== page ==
Le Crescendo Overture
Luigi Cherubini – Le Crescendo. Overture
(b. Florence, 14. September 1760 – d. Paris, 15. March 1842)
Preface (by Laura Fehr, 2018)
Luigi Cherubini, an Italian-born composer, played a significant role in late 18th-century Parisian musical life. Having spent much of his adolescence in Italy studying with Giuseppe Sarti, Cherubini absorbed the styles and structures of the Neapolitan music to which he was exposed. In the summer of 1776, the composer moved to Paris where he became rapidly immersed in Parisian musical life by joining the musical circle of his first patron, Queen Marie Antoinette. While in Paris, Cherubini helped establish and served as the musical director of a new opera company, the Théâtre de Monsieur (later reopened under the name Théâtre Feydeau), which performed Italian comic operas and earned the reputation of being the best opera company in Paris. Due to the tumultuous political climate of the French Revolution and Cherubini’s close relations with the French monarchy, he composer chose to take refuge outside of Paris until 1793 when he resumed his career by composing patriotic works for festivals as well as comic operas. In addition to being a well-respected composer, Cherubini was a monumental figure in Parisian music education. As teaching inspector and director of the Conservatoire National de Musique, Cherubini helped the institution to establish its distinguished position in Europe. However, it was Cherubini’s success with operatic compositions during the revolutionary period that helped him to achieve international fame.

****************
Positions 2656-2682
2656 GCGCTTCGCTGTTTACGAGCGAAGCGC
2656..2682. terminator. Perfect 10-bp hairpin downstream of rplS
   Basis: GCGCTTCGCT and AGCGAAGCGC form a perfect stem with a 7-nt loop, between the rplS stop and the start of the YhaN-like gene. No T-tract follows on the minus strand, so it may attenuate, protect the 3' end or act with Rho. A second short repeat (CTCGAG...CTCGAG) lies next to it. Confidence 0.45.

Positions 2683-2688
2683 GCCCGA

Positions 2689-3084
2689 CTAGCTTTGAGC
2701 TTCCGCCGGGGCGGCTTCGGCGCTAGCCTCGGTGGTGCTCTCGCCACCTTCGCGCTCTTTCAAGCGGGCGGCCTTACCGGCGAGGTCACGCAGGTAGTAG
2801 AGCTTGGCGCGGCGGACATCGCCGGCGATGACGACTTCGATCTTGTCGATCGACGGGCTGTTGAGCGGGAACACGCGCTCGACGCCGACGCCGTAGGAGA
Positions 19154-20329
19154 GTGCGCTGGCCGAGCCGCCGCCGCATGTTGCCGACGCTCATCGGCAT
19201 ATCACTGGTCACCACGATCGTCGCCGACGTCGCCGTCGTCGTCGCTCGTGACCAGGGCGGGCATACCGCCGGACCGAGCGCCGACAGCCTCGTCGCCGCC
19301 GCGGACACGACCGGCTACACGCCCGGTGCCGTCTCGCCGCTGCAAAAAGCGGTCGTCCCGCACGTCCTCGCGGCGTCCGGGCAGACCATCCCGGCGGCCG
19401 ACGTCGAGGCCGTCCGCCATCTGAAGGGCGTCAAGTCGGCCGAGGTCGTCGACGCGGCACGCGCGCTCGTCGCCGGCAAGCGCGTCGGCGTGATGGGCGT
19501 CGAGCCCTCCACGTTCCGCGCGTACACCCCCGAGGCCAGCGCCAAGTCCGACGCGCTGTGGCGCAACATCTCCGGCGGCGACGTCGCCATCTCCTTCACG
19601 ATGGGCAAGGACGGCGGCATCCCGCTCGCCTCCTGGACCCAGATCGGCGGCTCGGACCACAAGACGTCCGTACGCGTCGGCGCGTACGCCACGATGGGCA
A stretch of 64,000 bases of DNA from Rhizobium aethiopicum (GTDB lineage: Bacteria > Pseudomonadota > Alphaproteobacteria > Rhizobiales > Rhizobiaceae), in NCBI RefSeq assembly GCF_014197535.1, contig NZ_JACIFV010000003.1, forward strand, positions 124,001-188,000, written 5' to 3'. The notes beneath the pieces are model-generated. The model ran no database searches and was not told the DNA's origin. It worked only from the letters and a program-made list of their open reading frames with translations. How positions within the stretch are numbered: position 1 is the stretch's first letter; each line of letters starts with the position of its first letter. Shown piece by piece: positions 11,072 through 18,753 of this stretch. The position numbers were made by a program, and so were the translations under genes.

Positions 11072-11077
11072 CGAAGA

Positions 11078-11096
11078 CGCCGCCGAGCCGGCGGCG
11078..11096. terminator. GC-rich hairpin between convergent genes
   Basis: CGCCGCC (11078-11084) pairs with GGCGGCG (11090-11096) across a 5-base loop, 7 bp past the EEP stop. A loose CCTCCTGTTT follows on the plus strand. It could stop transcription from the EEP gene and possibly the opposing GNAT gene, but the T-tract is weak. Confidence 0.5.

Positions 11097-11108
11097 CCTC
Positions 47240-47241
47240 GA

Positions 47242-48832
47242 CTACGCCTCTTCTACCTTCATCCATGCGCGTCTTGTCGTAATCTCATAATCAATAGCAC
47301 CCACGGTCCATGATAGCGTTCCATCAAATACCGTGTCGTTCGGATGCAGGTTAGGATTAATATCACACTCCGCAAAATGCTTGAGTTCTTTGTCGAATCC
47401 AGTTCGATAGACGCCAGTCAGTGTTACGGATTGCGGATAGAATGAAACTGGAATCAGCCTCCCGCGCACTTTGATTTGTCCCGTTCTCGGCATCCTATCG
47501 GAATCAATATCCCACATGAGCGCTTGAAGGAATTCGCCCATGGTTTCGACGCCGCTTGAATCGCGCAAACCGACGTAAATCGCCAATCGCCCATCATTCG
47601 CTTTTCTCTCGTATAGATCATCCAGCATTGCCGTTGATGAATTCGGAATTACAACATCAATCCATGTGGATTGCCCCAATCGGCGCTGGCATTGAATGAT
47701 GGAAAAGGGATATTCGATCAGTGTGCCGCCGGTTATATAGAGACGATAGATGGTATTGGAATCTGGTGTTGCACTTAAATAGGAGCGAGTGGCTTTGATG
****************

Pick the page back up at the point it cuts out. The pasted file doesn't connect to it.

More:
As a composer, Cherubini was part of the operatic vanguard as he took his individual style, well established in classical traditions, and pushed boundaries that broached romantic aesthetics. People living in Paris during his time considered him to be a prodigy whose works would assist in ushering French music into the nineteenth century. Cherubini was determined to create operas that were free from the restrictions and rigidity of traditional French opera to create a genre that could be freely molded with the unique subject of every libretto. The composer’s music was lauded by great musicians throughout Europe. Beethoven, in particular, considered Cherubini to be the greatest living musician during his lifetime and wrote his only opera, Fidelio (1805), after finding inspiration in Cherubini’s famous opera, Lodoïska (1791). …
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210 x 297 mm